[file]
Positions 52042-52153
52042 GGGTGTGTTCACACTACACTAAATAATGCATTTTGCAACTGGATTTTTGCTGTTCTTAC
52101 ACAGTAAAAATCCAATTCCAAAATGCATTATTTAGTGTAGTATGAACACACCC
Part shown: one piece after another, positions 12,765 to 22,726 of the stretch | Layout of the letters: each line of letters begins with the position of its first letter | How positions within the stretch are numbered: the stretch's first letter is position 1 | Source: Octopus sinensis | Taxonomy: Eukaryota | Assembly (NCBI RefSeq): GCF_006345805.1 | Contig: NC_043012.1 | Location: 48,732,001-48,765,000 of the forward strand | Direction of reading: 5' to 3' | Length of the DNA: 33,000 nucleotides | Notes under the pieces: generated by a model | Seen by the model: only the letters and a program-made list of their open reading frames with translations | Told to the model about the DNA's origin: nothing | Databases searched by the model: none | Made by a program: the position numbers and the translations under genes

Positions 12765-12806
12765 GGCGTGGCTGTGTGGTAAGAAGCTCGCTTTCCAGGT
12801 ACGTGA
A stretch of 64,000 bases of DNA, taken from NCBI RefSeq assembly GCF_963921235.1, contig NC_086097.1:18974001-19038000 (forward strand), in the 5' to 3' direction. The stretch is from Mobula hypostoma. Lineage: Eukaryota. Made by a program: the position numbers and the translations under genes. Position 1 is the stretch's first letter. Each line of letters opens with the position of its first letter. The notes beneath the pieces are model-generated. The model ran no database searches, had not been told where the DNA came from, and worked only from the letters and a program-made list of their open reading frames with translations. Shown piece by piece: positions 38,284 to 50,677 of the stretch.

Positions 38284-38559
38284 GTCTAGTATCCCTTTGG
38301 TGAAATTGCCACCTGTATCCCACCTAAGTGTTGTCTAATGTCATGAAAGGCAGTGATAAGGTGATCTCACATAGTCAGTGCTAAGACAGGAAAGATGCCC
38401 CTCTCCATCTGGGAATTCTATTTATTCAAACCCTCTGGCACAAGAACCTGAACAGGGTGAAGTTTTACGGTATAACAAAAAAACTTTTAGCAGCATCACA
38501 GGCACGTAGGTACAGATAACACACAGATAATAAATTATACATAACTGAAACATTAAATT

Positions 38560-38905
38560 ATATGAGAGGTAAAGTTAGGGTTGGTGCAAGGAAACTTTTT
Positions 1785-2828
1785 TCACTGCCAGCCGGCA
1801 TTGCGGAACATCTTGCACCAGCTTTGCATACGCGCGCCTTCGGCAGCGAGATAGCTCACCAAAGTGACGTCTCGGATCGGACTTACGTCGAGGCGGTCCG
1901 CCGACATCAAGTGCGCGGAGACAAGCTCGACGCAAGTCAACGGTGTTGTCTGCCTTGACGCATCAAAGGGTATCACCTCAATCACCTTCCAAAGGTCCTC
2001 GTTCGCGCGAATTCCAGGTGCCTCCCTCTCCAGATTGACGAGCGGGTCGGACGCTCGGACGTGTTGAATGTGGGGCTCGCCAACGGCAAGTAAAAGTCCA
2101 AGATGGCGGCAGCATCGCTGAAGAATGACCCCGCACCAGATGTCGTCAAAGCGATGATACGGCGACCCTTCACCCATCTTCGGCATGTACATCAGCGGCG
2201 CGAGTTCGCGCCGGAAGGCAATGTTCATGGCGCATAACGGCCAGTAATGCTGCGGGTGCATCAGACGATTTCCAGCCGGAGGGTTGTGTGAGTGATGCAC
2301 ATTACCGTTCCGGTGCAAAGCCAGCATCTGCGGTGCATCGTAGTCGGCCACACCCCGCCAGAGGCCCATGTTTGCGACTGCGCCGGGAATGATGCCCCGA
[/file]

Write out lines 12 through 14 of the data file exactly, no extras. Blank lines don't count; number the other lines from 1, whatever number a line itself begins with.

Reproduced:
38401 CTCTCCATCTGGGAATTCTATTTATTCAAACCCTCTGGCACAAGAACCTGAACAGGGTGAAGTTTTACGGTATAACAAAAAAACTTTTAGCAGCATCACA
38501 GGCACGTAGGTACAGATAACACACAGATAATAAATTATACATAACTGAAACATTAAATT

Positions 38560-38905